Friday, February 27, 2009

Parents Don't Belong on Facebook

"Parents don't belong on Facebook."

Or so said my friend's 18 year old son, when she asked for his help in setting up her account. It wasn't too many years ago when this same boy used to share everything with his Mom. They would take long drives to nowhere, and discuss girls, his day, his friends, his dreams. No topic was taboo. But now, as a young man, he was putting down his cyber-foot.

Facebook is the equivalent of a young person's electronic journal. It is a place for a kid to be free to talk to his or her homeys (It was hard to type that without smirking, yes), without fear of parental censorship or ramifications. As a parent, you would respect their privacy if it was their diary or journal, right? (Right?!?)

I have to say that I like Facebook. I like keeping touch with a lot of friends all at one time. I like knowing what is going on in their lives. Sometimes life is just too busy to email everyone. With Facebook, you can update all of your friends at the same time. When my daughter gets old enough, do I want to be able to access her Facebook space? I'm not sure about that yet. She's 9, so she won't be getting an account for at least another 20 years. (uh-huh)

However, I do think that there are lots of places that adults don't belong. As adults we have a lengthy history of messing up things that started out as kid's entertainment. Let's start with Beanie Babies. Kids fell in love with these cute little stuffed animals, and to the extreme horror of their parents, they CUT OFF THE TY TAGS! (OMG, what WERE they thinking? Did they think they were TOYS for God's sake???) At $5.00 each, they were a perfect and easy kid's birthday gift. Then, adults discovered monetary value in Beanie Babies, and it all went downhill. We bought the animals, but we didn't let the kids play with them, much less bend/cut/mutilate that "precious" TY tag. We were saving and collecting them to pay for our children's college education. Our children lost interest in Beanie Babies, and the resale market plummeted. A Beanie Baby is again worth approximately $5.00.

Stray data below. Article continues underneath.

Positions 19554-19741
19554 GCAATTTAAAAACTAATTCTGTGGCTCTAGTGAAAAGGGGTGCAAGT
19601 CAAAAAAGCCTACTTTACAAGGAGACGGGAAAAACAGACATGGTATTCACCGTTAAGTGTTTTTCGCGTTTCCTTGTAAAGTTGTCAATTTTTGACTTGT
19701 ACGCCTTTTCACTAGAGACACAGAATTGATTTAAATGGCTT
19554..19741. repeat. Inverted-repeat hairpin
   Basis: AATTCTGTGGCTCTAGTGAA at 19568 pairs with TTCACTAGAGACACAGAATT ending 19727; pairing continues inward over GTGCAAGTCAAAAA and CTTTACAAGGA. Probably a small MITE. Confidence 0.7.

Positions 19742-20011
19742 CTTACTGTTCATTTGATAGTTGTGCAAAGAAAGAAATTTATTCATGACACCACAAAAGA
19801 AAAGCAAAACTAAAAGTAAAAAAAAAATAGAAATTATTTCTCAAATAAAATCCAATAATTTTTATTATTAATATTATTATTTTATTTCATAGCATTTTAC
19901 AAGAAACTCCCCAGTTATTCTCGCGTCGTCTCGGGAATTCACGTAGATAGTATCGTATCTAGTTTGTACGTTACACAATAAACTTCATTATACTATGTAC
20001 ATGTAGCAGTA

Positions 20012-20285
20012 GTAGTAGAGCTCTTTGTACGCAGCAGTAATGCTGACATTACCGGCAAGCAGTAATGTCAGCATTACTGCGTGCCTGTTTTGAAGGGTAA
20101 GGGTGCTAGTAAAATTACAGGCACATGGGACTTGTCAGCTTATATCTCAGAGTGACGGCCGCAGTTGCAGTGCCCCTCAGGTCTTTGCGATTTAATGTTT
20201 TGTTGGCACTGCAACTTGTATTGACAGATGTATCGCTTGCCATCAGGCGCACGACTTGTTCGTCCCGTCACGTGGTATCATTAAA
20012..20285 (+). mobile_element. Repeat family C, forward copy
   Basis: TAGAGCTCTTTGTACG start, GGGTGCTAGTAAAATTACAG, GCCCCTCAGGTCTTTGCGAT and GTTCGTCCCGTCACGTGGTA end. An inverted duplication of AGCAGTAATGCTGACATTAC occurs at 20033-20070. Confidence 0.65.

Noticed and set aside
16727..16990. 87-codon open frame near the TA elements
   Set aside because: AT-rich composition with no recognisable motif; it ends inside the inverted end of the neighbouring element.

Enter the new high-tech Webkinz stuffed animals. This time, you DO open the tag to get your secret Kinz code to enter into the WEbkinz site. The plush animal itself rates a distant second to the animal avatar who resides on the website. Oh, there's so much to do! The animal has to work, garden, buy food, get groomed, etc. It's enough to keep kids and adults busy! Oh, and your real live dog or cat who actually lives with you, they won't mind that you have to spend all of your time on this fake animal now.

While the WebKinz phenom wanes, I am seriously suspicious that there are many more adults playing on the Webkinz website than children.

Harry Potter. Kids discovered the young magician and devoured his books. Then, came the adult fans, and in true fashion, laid claim to it. As adults, we take the special things that are geared to children and we adopt them as our own. Didn't we have good childhoods? Do we have to take everything cool, and by our very un-hip adult ownership, make it "uncool" to our children? Why can't we abstain from taking their "stuff?"